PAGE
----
The country has however undergone reforms in its labor market sparked by demands from labor unions and human rights groups. Today, the country boasts of having one of the most vibrant labor markets in the world thus attracting the top multinational companies (Brahm, 2011). The country now witnesses great interactions of the rural and urban labor markets due to migration. In addition, the country offers relatively cheaper labor prices compared to other countries due to the high population of unemployed people. It is not surprising that most of the international companies have their operation bases in China to tap into the cheap labor market. Despite these efforts to streamline the labor market, the hukou system is still in place with more than 70% of the country’s population identified as rural hukou holders. The strict restrictions of rural urban migration condemn most of the workers to inhumane treatment from the corporations as they are abused continually. That notwithstanding, the country has the largest labor markets in the world that largely remains untapped.
China is one of the many countries that greatly value education ever since the dynasty rules. The education system in China is a public affair and is run by the state through the ministry of education. By making the education system public, the country ensures that all the people in the country undergo some form of formal education and training. Every person must attend school for the nine year compulsory education with the rest of the education levels being optional for students. The system includes six years of primary education plus three years of education at the junior secondary level, otherwise known as middle school. In some provinces, the arrangement is somehow different with the primary level taking up five years and the middle school taking up four years. Regardless, the compulsory education is nine years and must be met in all the provinces (Rujivacharakul, 2011). After the middle school, students are allowed to continue with a three year education program in high school where they complete the secondary education.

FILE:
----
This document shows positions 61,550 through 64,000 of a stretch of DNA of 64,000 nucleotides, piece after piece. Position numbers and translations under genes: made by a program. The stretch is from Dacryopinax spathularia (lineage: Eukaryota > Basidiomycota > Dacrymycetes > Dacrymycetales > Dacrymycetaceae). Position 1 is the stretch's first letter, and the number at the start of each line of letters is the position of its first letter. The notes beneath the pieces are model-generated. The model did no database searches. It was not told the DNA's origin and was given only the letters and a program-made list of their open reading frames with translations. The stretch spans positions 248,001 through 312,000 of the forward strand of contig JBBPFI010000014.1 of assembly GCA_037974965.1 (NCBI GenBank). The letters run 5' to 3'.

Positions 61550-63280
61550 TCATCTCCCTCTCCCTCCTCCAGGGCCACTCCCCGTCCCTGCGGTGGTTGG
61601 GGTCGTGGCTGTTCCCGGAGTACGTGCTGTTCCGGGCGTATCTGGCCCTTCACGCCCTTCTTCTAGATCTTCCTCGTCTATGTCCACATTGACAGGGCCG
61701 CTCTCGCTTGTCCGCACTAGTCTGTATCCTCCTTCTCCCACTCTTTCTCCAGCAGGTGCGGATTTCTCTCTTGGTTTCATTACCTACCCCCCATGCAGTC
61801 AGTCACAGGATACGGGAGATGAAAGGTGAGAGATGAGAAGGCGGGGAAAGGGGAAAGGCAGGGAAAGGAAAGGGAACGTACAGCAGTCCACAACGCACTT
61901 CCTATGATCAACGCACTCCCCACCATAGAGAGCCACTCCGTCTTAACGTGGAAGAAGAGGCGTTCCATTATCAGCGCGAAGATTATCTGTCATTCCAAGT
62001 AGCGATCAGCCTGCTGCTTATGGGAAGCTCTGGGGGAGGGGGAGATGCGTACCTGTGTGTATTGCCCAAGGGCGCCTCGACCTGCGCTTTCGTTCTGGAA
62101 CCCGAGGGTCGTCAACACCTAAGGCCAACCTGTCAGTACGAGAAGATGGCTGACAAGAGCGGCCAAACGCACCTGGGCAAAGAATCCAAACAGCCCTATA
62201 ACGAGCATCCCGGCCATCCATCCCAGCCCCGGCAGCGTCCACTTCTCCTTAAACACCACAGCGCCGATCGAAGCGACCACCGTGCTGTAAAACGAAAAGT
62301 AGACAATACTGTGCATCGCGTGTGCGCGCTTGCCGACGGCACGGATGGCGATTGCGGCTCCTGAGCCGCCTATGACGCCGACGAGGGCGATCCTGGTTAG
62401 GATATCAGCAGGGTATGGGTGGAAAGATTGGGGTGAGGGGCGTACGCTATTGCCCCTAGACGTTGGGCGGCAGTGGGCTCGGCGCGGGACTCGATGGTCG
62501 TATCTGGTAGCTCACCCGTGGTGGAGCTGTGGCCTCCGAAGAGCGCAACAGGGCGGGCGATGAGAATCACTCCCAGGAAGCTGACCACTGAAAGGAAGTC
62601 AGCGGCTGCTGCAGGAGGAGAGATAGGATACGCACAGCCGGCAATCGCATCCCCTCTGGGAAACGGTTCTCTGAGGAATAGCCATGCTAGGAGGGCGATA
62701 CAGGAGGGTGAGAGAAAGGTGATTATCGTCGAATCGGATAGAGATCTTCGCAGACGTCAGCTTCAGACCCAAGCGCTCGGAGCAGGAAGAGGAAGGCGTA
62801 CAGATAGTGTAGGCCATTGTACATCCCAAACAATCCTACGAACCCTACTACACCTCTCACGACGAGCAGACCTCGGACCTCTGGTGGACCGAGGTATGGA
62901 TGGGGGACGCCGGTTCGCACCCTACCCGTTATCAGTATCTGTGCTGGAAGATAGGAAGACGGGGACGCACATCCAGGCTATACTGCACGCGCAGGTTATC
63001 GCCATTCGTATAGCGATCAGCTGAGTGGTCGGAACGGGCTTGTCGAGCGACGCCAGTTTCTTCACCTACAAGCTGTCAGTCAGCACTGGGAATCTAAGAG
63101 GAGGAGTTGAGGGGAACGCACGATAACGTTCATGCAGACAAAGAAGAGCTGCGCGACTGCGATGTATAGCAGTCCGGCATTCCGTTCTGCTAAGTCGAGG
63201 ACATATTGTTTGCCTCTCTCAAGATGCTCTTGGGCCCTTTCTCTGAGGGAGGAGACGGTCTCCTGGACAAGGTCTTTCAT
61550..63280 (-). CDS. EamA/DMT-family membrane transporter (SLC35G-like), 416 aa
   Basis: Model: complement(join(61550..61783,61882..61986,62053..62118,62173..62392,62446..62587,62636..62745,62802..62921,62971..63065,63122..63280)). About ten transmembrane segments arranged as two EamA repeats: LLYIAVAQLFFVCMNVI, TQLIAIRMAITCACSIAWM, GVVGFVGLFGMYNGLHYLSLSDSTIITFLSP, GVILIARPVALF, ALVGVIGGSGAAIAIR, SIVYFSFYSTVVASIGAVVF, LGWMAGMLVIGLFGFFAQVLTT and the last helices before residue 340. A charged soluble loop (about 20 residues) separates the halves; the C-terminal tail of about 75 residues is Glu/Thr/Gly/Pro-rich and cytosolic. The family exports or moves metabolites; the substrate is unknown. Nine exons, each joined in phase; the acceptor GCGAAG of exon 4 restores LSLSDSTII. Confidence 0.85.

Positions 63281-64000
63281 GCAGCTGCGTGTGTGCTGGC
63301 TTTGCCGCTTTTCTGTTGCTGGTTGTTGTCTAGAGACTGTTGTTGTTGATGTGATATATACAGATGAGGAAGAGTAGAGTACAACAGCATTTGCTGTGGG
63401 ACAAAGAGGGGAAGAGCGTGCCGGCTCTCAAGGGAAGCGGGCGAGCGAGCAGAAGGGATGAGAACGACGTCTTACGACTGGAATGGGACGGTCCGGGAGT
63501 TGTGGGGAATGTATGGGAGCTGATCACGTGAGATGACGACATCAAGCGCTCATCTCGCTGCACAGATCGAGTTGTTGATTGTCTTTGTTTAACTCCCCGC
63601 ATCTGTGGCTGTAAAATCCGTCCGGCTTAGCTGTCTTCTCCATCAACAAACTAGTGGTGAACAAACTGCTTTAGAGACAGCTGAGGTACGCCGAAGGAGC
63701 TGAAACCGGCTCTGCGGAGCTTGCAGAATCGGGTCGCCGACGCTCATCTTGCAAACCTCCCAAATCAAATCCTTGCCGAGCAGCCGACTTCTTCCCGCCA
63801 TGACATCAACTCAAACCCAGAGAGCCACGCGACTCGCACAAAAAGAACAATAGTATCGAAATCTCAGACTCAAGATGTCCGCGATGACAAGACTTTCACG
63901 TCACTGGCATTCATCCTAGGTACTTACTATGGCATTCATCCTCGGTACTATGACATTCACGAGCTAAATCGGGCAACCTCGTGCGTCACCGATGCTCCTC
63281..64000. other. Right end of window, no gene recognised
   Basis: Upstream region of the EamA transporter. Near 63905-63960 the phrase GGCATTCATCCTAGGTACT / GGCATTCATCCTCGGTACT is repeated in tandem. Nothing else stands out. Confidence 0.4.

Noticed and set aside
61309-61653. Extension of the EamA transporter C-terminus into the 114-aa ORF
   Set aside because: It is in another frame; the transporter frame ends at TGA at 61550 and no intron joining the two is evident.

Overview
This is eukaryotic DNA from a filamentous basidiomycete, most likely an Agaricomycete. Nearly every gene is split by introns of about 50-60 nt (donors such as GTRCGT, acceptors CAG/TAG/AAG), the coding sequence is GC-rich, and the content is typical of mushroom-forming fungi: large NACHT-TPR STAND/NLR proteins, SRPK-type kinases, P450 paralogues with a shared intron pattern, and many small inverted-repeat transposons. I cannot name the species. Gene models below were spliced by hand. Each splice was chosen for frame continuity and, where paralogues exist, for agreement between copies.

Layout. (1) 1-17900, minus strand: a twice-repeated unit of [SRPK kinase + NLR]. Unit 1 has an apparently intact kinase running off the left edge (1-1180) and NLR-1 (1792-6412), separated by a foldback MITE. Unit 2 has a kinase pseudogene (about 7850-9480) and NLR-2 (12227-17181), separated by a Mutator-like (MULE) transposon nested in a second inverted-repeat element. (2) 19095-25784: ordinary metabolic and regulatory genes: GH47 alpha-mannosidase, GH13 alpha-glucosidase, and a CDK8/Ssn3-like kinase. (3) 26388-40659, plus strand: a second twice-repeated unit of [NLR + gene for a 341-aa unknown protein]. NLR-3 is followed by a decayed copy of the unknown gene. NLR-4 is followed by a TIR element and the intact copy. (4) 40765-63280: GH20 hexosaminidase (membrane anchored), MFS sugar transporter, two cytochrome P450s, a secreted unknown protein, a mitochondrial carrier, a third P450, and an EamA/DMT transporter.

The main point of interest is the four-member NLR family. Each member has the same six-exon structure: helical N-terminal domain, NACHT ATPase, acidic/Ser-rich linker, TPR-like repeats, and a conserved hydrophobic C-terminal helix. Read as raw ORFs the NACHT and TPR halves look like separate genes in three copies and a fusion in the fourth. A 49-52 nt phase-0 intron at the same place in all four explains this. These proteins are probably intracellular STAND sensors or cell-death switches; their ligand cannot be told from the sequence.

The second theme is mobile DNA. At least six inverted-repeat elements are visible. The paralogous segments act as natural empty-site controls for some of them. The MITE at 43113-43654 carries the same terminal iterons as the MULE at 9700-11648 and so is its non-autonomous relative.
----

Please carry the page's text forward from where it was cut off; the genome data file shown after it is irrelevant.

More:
At the moment, there is a 99% attendance rate for primary school and an 80% attendance of both primary and middle school. In addition, higher education is financed through scholarships that are awarded competitively to the best performing students. China continues to support more than 10 million students to pursue their higher education every year in more than 1500 institutions of higher learning. Today, the country’s spending in the education sector stands at over $120 billion with graduates in science and engineering courses surpassing 1.6 million. It is no wonder that the country continues to record a very high number of published papers at about 200,000. In fact, China ranks number one in popularity for international students in Asia as well as third most popular internationally. The education system in China has been touted as being very rigorous as well as focused on test preparation and rote memorization.